Hi again, I'm sorry it's been over a week! Things have been pretty hectic at work but that's no excuse. Tonight we're going to try a white Burgundy I bought at San Diego Wine Co. a few months ago, but just now got around to tasting. Now, I'm a huge fan of Chardonnay from Burgundy..Seriously..I'm always down to taste them, talk them up, critique them (not that I'm a real critic) and just generally enjoy them. Here's why; to me they embody what Chardonnay is without the "effects" so often added in other regions (California, I'm talking to you!!). They don't use heavy doses of oak, they avoid the giant butterball taste (malolactic fermentation) and therefore to me are more purely expressive of terroir and of what Chardonnay can taste like.
Onwards to the review!
2007 Olivier Leflaive Les Setilles
This beauty was opened a solid four hours before I tasted it. Yikes you say? I say..well..I say I forgot I opened it. Then I stuck it back in the fridge. So about 40 minutes before I tasted it, I pulled it out and poured it into a lovely Riedel (spelling?) Chardonnay glass. So a little bit about this wine. The grapes are sourced from Puligny-Montrachet (score!) and Mersault (SCORE!!) and then vinified in oak for eight months, followed by eight more months in stainless steel. Yea, you're drooling but it's cool, I am too. Let's see how it did.
On the nose, I got immediate hints of buttery richness, which to me screams partial malolactic fermentation. This isn't bad though, because right after that I picked up some delicate pear and peach notes, hints of lime peel, maybe some other citrus too but I can't be sure. Definite green-ness like one of those wheat grass thingies you see at Jamba Juice. I was impressed and pretty happy to smell these things, since they make my olfactory senses happy. When I sipped it, I noticed some minerality tastes, like a flint or shale thing going on. Very cool! Also there was the yummy acidity on the finish, making it a clean wine, compared to the Chards that just linger and linger making your palate feel almost oily. Some of the other notes I picked up included lime, a hint of oak, Granny Smith (should I capitalize that?) apple and a definite bit of buttery texture. I'm searching for other ways to describe the wine but am coming up a bit short. Basically what I'd tell someone who asked me was that it's a very well made white Burgundy. It's clean, has some fleshy undertones (from the malolactic treatment) but also keeps things light and is more terroir driven than a lot of California Chards. I really liked this stuff, I'll be picking up a couple more bottles especially for $14. The one thing I'd maybe nick it for was the quick finish, I would like a bit more of a lingering note of the lime/lemon/butter notes since they really contrasted each other in a balanced way on my palate. Oh and now that I remember, 13% alcohol, a touch on the high side for my preferences in white wines. I'd prefer my reds to be that high but not my whites.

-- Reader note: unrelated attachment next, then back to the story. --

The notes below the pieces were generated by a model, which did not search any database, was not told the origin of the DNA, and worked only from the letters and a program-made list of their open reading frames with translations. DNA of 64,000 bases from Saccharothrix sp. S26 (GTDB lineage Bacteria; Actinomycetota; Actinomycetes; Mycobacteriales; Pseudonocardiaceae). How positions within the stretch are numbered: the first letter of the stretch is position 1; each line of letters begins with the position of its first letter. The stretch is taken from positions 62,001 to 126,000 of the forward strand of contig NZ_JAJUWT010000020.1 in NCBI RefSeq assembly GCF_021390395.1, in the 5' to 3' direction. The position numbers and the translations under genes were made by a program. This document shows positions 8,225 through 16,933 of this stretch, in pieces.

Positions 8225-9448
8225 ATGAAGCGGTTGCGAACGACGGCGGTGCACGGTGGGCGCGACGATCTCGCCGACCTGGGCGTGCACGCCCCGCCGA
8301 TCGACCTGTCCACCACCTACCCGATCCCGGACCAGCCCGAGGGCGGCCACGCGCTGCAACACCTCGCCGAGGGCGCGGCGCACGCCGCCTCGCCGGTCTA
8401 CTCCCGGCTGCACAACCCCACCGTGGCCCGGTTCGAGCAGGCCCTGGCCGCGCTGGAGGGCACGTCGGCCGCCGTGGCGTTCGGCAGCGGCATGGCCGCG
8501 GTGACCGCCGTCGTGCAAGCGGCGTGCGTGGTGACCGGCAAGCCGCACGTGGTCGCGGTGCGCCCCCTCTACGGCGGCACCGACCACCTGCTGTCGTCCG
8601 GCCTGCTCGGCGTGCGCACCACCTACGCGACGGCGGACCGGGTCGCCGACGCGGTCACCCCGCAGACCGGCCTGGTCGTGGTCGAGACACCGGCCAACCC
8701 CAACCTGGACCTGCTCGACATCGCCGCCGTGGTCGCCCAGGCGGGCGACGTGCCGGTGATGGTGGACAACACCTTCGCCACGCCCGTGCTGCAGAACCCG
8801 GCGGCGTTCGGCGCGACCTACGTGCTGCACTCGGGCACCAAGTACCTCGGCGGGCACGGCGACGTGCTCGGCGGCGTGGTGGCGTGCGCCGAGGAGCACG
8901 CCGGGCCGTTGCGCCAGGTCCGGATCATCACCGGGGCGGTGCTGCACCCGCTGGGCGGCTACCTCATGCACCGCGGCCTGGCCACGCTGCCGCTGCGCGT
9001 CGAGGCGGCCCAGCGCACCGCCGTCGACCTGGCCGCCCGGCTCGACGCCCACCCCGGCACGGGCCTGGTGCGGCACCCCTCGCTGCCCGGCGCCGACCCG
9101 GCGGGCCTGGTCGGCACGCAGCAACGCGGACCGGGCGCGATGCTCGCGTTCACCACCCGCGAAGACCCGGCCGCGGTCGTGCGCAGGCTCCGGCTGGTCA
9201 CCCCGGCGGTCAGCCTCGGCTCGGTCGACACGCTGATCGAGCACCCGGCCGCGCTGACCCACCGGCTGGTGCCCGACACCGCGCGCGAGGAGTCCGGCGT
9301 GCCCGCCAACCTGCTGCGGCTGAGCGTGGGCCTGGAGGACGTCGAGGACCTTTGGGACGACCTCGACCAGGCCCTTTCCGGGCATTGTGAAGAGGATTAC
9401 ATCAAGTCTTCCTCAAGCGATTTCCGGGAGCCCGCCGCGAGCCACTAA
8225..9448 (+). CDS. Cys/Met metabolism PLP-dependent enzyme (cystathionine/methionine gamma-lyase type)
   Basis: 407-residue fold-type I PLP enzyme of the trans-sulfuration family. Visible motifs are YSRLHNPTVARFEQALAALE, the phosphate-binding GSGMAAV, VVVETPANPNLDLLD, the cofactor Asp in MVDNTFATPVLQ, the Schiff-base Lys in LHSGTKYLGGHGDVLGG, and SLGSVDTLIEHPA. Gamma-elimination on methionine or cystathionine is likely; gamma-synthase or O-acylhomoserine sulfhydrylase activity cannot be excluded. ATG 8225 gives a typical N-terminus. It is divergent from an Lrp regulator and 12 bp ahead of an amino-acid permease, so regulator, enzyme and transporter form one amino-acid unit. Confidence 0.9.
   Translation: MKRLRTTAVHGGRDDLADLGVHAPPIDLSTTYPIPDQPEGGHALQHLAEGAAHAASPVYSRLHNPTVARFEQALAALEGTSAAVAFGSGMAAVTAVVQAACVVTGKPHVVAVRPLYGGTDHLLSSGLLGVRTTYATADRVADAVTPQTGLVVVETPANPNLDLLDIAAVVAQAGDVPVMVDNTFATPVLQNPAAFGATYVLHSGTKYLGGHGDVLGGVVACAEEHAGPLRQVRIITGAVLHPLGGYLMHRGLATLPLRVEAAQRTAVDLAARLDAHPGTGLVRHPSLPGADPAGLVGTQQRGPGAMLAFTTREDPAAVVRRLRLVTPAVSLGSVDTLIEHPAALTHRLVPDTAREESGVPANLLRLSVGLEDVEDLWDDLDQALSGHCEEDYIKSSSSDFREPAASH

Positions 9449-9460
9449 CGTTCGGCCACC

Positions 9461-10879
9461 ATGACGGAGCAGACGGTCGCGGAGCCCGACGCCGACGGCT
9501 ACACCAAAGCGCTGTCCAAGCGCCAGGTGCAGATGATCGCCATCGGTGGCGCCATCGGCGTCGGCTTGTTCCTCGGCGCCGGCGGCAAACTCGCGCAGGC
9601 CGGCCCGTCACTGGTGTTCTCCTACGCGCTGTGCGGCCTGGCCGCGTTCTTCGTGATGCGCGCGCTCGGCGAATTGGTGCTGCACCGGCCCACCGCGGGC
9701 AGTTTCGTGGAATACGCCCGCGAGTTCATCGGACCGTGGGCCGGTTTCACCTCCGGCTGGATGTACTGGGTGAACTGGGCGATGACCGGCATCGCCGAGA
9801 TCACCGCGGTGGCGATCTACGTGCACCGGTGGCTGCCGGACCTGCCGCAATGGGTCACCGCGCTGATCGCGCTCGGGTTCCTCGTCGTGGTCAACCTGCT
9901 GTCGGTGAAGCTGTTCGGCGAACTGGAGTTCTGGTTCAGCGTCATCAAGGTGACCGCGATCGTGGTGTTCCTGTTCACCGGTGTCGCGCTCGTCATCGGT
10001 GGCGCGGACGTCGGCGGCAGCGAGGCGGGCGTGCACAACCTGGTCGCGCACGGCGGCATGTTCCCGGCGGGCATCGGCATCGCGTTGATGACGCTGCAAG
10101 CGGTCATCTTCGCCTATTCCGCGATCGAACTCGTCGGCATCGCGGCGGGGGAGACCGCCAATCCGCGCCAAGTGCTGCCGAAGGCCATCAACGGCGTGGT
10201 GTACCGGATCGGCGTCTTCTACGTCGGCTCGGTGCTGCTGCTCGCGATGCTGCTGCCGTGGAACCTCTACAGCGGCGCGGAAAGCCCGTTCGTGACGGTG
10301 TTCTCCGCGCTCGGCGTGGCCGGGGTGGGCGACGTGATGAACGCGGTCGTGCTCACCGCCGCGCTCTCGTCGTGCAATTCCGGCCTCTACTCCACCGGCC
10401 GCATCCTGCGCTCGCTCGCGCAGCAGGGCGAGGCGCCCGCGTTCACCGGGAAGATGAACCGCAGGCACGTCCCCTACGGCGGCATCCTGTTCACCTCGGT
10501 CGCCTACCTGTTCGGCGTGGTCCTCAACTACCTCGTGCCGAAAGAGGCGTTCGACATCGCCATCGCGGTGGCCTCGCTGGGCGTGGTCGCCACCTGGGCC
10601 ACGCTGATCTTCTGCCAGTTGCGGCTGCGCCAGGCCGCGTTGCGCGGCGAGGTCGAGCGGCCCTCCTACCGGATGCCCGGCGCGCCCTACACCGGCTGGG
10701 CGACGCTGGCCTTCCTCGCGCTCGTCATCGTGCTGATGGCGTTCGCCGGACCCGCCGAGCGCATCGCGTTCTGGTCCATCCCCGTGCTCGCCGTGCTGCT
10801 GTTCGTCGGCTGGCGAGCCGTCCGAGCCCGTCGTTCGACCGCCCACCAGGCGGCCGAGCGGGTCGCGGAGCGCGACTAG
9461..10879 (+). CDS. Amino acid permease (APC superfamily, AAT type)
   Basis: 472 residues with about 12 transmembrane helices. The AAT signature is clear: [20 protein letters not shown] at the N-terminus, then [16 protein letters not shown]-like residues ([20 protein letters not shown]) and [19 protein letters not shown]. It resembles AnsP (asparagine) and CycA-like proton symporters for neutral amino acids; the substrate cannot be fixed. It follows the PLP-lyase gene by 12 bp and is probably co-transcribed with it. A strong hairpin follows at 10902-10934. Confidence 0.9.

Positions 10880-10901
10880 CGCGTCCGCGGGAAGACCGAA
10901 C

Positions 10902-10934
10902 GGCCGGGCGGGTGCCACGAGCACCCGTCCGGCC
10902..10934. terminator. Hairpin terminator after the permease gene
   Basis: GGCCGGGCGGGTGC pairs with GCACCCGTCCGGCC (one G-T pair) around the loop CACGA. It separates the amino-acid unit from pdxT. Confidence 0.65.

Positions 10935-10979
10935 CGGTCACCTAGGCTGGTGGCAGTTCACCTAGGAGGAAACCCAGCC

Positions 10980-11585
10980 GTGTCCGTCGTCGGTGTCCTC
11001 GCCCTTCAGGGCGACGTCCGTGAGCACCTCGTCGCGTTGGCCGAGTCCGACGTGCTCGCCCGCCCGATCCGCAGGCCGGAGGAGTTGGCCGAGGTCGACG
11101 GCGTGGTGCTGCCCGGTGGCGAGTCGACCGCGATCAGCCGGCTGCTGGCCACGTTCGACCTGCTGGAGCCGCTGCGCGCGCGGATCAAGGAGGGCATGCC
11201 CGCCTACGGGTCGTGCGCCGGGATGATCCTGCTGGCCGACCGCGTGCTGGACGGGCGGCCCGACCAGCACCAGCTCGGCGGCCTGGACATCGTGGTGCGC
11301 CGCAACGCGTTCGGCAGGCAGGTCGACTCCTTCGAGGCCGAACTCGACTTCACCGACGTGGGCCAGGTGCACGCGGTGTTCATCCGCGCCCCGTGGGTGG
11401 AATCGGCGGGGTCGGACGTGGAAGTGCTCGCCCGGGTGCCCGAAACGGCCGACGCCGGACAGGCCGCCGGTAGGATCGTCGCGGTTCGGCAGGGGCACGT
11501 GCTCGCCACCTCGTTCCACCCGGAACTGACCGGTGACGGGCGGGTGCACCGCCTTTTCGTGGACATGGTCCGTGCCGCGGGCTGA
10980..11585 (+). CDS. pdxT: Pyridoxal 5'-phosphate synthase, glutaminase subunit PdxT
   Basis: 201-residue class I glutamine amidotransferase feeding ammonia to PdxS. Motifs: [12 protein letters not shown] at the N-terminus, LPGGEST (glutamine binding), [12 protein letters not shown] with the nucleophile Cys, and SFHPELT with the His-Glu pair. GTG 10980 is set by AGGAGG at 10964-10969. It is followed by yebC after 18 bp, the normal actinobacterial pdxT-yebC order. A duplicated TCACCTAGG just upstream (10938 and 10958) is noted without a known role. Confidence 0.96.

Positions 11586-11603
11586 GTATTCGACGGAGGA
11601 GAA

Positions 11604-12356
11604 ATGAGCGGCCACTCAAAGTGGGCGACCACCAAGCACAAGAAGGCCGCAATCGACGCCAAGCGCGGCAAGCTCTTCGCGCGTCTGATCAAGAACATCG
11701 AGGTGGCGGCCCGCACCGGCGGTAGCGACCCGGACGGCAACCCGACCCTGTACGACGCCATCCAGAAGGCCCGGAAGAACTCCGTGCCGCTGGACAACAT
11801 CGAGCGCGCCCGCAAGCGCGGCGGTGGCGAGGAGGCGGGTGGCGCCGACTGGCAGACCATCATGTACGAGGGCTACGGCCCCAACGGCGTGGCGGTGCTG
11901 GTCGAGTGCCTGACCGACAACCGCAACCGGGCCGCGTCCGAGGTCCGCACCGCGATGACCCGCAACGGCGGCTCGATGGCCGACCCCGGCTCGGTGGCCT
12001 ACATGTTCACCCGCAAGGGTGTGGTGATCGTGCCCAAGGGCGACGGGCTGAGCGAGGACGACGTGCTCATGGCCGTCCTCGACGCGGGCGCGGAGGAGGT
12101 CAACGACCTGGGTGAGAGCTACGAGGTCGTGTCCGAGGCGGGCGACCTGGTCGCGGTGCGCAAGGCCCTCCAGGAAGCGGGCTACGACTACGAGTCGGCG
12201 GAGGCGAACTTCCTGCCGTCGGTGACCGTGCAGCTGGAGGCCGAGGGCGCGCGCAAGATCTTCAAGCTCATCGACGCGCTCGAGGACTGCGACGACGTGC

So on to the admittedly childish scoring system. This wine gets an A-. Why? Well as I stated above, it's delicious with only a couple of very minor dings. I am really happy it was $14, and would gladly pay $20 for it. If you see it out there, I highly recommend picking up a bottle, then emailing me whether you liked it or not. It was better than a B+ wine because I felt the added value was there, i.e. I'd pay more than the list price for it. I know, it's a subjective way of scoring, but so is every other way too, I promise you. Next time we'll taste a red, I already have a couple in mind I'd love to share with you, my three or four readers. Also, I'm hoping to get a guest columnist in here to post a review of his/her own. That's all I'll say for now, I hope you have a wonderful Thanksgiving and keep drinking the good stuff!